Articles in Category: Minor Metals

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The Rare Earths Monthly Metals Index (MMI) picked up one point, rising to a value of 19.

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Lynas Considers Initial Ore Processing at Home Amid Pressure in Malaysia

Australian rare-earths miner Lynas Corp., as we’ve noted in previous Rare Earths MMI reports, has been facing regulatory pressure in Malaysia of late.

The Malaysian government has issued two conditions for renewal of the miner’s license in the country, which expires in September, related to disposal of two types of waste. Last month, Lynas appealed one of the conditions put forth by the government related to disposal of water leached purification residue.

As such, the miner is considering building out initial ore processing near its Australian mine, Reuters reported.

“We have been giving great consideration to … our future industrial footprint,” CEO Amanda Lacaze was quoted as saying during an analyst and investor call. “We remain confident that we can agree a path forward with the Malaysian government which is good for Malaysia and good for our business.”

Lynas is the biggest miner of rare earths outside of China.

“We see value in operating alternative cracking and leaching processing close to our resource, and therefore the primary locations that we have been considering for growth are in Western Australia,” the miner said in a statement posted to its website. “Part of this planning has been to scope our future industrial footprint. Our preference has always been to add to our Malaysian capability, not replace it. Our Malaysian cracking and leaching operations are performing very well as a result of the IP our Malaysian team has developed and owned – IP which others cannot use – and the hard work of all the Lynas team. We remain committed to supporting the Malaysian economy and protecting our people’s jobs. However, this same work means we are well placed to deal with any change in Malaysian government policy.”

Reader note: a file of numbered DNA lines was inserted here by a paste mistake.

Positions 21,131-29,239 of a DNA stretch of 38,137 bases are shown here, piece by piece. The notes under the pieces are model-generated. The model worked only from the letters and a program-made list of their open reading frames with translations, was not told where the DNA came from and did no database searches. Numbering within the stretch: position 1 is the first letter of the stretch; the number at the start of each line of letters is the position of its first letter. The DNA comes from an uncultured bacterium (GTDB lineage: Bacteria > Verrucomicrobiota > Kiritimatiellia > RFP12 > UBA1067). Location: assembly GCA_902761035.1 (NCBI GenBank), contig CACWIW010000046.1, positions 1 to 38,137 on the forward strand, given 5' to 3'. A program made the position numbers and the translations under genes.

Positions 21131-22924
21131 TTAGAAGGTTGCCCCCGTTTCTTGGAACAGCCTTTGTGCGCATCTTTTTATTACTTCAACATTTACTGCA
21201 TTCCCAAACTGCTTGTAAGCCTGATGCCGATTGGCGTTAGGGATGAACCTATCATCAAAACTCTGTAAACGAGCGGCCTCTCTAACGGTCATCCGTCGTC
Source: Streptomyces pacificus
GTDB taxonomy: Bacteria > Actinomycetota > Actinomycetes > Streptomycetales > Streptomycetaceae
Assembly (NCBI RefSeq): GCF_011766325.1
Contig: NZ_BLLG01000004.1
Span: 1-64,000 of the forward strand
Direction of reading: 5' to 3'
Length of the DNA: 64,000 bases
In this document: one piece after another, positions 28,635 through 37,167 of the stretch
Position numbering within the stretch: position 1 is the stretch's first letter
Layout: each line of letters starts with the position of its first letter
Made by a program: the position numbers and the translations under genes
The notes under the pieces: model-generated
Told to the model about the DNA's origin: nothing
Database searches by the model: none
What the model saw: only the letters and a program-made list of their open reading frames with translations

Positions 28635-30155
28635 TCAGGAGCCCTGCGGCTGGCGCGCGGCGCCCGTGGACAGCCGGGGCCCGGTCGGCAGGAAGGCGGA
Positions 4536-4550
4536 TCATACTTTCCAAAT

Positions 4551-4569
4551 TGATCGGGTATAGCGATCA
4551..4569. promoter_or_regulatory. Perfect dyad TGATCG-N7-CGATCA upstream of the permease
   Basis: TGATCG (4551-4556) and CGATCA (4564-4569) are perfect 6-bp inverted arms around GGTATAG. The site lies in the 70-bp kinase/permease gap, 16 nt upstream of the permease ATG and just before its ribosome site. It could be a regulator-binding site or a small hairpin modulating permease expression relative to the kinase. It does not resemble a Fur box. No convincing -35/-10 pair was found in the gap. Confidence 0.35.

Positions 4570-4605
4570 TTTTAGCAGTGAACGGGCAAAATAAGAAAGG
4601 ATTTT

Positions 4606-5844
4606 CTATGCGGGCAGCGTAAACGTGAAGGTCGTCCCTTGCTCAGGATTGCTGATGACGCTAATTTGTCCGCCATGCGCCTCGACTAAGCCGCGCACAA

The company received a shock last Friday following comments by Malaysian Prime Minister Mahathir Mohamad, who indicated the miner’s Malaysian operations were being put up for buyers who can make good on cleanup of the radioactive waste.

“With regard to Lynas, we have imposed an extra condition, that is they must take away the waste,” Mohamad said. “But they want to take away the waste to where? They want to take it to Australia, but Australia doesn’t want to accept it, so they can’t do it anyway.

“So what we have done is we have opened up the business to other people, and there are other companies willing to buy up or somehow or other acquire Lynas, they have given us a promise that in future before sending the raw material to Malaysia they will clean it up first, they will crack it and decontaminate it in some way with regard to radioactivity, so that when the raw material comes here, the volume is less and the waste from that raw material is not dangerous to anybody.”

The comments came just over a week after Lynas rejected a $1.5 billion takeover bid from Australian conglomerate Wesfarmers.

Meanwhile, in perhaps promising news for Lynas, the Sydney Morning Herald reported the government of Western Australia has indicated it would consider offering assistance if the company should decide to build a new processing plant in the state.

China Becomes Top Rare Earths Importer

Speaking of China, the country exerts an overwhelming dominance in the rare earths market, which includes materials used in a wide variety of high-tech capacities, from smartphones to laptops and more.

Now, China is also the world’s top rare earths importer, Reuters reported.

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Citing data from consultancy Adamas Intelligence, China’s imports of rare earths surged 167% last year. In addition, China became a net importer of at least seven rare earths, including praseodymium and yttrium, for the first time in more than 30 years.